The Bastarnae were an important ancient people of uncertain, but probably mixed Germanic-Celtic-Sarmatian, ethnic origin, who lived between the Danube and the Dnieper (Strabo, Geography, VII, 3,17) during the last centuries BC and early centuries AD. Recent research indicates they were far more important and powerful than is generally realized. [Malcolm Todd, "The Early Germans", Blackwell Publishing, 2004, 2nd edition] They may have been of Celtic, Germanic, mixed Germanic-Celtic [H. Wolfram, p.44] or Baltic origin. The etymology of their name is uncertain, but may mean 'mixed-bloods' (compare 'bastard')Fact|date=October 2008, as opposed to the neighbouring East Germanic Scirii 'clean-' or 'pure-bloods'.

However, it should be noted that the connection between the name "Bastarnae" and the word "bastard" or similar words meaning of doubtful or mixed origins has no linguistic basisFact|date=October 2008. In both Old Persian and Germanic, "bast" is connected with binding or with the materials the binding is made from. In both Greek and Old Norse, forms of "bast-" are used to describe the binding of parcels or gathering of baggage. In Old French, "bast-" refers to a saddle bag or pack. Thus, the name may have been an identification of the Bastarnae as wagoneersFact|date=October 2008 -- which would match their description in Classical textsFact|date=October 2008. The word "bastard" with its modern connotation is only attested in the Middle AgesFact|date=October 2008. It should also be noted that Roman texts often use the spelling "Basternae"Fact|date=October 2008; which would relate them in some way to the Romance word for a litter or wagon.

The ethnic origin of the Bastarnae remains mysterious. Polybius and the authors who copy him regard them as Galatae. Livy claims (Liv. XLIV, 26,2-3,14) they are Celts. Strabo (with reservations - Strabo, VII, 3,17), Pliny (H.N. IV, 81), and Tacitus (Germ. 46) regard them as Germans, but the Romans often used "German" as a geographical rather than ethnic classification. [See "Atlas of Ancient History", p.50 by Colin McEvedy for a discussion of this point] Tacitus expressly declares their German origin but says that the race was degraded by intermarriage with Sarmatians. Strabo notes that they also "mingled with the Thracians" as well as some Celtic tribes. More recently it has been suggested that they had a semi-nomadic "Eastern" nature, which does not tie in well with either of the modern stereotypes of Celtic or Germanic ethnicityFact|date=October 2008.

The theory that they were a Germanic tribe (see below) considers them to have been among the first East Germanic tribes to have emigrated from Scandinavia (possibly as early as the 8th century BC, and as such they were among the first Germanic tribes to come into contact with the ancient world.Fact|date=June 2008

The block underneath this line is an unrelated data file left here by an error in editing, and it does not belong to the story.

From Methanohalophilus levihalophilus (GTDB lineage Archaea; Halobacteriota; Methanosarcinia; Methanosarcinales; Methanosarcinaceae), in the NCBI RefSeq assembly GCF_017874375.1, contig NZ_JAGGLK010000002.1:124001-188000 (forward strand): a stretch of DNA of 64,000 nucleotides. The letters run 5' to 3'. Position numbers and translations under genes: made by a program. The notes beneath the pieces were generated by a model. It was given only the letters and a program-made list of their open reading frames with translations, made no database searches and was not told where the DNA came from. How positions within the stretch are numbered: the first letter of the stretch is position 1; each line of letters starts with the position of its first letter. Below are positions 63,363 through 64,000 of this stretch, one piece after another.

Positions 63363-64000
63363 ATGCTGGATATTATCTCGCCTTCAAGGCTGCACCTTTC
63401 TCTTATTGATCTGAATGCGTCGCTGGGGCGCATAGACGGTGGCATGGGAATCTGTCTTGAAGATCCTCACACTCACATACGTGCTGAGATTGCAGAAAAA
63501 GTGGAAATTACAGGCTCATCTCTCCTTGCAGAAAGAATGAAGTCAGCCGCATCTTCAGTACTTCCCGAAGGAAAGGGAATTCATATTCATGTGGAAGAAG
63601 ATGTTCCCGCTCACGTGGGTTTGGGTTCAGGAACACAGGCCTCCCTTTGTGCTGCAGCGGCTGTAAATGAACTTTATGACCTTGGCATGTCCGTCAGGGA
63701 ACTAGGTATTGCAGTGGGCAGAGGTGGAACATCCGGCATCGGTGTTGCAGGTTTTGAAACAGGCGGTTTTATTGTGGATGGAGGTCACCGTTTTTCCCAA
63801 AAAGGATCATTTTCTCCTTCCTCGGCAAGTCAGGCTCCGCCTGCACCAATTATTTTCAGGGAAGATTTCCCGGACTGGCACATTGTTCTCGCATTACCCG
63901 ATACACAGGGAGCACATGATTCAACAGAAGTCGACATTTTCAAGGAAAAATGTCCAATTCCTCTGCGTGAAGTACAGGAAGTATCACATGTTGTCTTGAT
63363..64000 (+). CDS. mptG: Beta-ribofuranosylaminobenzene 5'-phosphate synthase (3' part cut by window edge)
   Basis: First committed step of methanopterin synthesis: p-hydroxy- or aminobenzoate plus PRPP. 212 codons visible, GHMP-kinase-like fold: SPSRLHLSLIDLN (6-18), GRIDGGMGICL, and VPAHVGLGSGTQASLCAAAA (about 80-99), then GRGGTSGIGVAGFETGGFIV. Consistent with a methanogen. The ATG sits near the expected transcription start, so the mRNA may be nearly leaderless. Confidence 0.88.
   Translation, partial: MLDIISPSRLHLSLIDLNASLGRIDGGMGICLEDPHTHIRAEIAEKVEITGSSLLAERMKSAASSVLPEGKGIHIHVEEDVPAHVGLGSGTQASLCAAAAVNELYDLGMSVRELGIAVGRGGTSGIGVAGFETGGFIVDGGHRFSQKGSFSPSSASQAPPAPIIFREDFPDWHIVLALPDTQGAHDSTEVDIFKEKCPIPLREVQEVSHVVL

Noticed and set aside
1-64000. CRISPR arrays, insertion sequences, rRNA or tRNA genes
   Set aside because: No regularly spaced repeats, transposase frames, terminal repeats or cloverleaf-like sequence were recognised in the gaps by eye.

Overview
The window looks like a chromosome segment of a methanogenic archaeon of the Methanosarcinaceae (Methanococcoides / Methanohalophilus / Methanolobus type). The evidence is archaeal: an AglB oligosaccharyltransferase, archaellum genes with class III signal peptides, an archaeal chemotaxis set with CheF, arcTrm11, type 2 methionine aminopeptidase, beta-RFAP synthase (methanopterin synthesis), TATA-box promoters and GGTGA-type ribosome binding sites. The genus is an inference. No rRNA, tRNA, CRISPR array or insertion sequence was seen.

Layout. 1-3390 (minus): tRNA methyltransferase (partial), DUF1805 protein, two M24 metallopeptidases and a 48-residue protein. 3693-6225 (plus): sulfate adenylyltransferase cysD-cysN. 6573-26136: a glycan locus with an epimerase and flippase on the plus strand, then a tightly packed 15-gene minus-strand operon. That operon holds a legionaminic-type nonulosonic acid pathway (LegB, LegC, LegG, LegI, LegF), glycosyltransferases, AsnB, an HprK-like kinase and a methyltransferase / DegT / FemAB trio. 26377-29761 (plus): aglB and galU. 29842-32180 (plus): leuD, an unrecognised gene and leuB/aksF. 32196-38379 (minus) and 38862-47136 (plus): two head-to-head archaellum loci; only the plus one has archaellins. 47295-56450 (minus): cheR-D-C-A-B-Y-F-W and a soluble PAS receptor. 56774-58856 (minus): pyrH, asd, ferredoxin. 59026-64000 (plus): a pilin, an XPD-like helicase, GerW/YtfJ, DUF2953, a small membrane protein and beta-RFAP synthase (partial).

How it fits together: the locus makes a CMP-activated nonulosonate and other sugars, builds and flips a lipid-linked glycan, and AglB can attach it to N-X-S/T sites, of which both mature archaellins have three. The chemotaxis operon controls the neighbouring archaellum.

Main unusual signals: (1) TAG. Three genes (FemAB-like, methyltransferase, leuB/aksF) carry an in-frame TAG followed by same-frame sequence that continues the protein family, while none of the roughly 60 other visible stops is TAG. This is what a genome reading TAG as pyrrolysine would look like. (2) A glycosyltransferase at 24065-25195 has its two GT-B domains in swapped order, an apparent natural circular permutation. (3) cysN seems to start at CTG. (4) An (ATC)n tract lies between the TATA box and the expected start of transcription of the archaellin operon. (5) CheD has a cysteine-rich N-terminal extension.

When the Bastarnae first appear in the historical sources, they were settled in Galicia and Bukovina. In 230 BC, the Bastarnae, along with the Scirii besieged the Black Sea port of Olbia. They appeared on the lower Danube about 200 BC, and were used by Philip V of Macedon against his Thracian neighbours. Defeated by the Dacians, the Bastarnae returned north, leaving some of their number settled on Peuce an island on the Danube (hence an alternative tribal name, Peucini). Their main body occupied the country between the eastern Carpathians and the Danube.

The Bastarnae had a reputation as excellent warriors. Appian called them "the bravest nation of all". As allies of King Perseus of Macedonia, as subjects of the Sarmatians (who seem to have overcome them late in the 2nd century BC), and then as mercenaries under Mithridates the Great and lastly on their own account, they had hostile relations with the Romans. In the time of Augustus, the Romans defeated the Bastarnae and made a peace. This peace however was disturbed by a series of incursions by the Bastarnae against neighbouring Roman provinces.

Archaeologically, the Bastarnae seem to fit well with the Zarubintsy culture of the southern Ukraine, which exhibits strong Sarmatian influences.Fact|date=June 2008 This identification is, however, not yet fully accepted.

The tribe participated the 3rd century massive invasions into the Roman Balkans during the reigns of Decius, Gallienus and Claudius II. [H. Wolfram, p.45, 51]

In the second or third centuries AD, the Bastarnae gave way to the Goths, with whom they seem to have amalgamated, and we last hear of them as transferred by the emperor Probus to the right bank of the Danube. They probably disappeared into the melting pot of the Chernyakhov cultureFact|date=June 2008, a multi-ethnic culture dominated by the Goths which thrived in the 3rd-5th centuries AD. According to an alternative view, the expansion of Goths and Taifali into the whole region north of Danube broke their allegiance with other tribes like Carpi and Bastarnae. [H. Wolfram, p.56] The greater part of the tribe was admitted to settle into Roman Thrace by the Emperor Probus in 285 and the rest followed in 295. The nearly five-hundred history of the Bastarnae ended at that point.



* Herwig Wolfram, "History of the Goths", University of California Press, 1988, ISBN 0-520-06983-8

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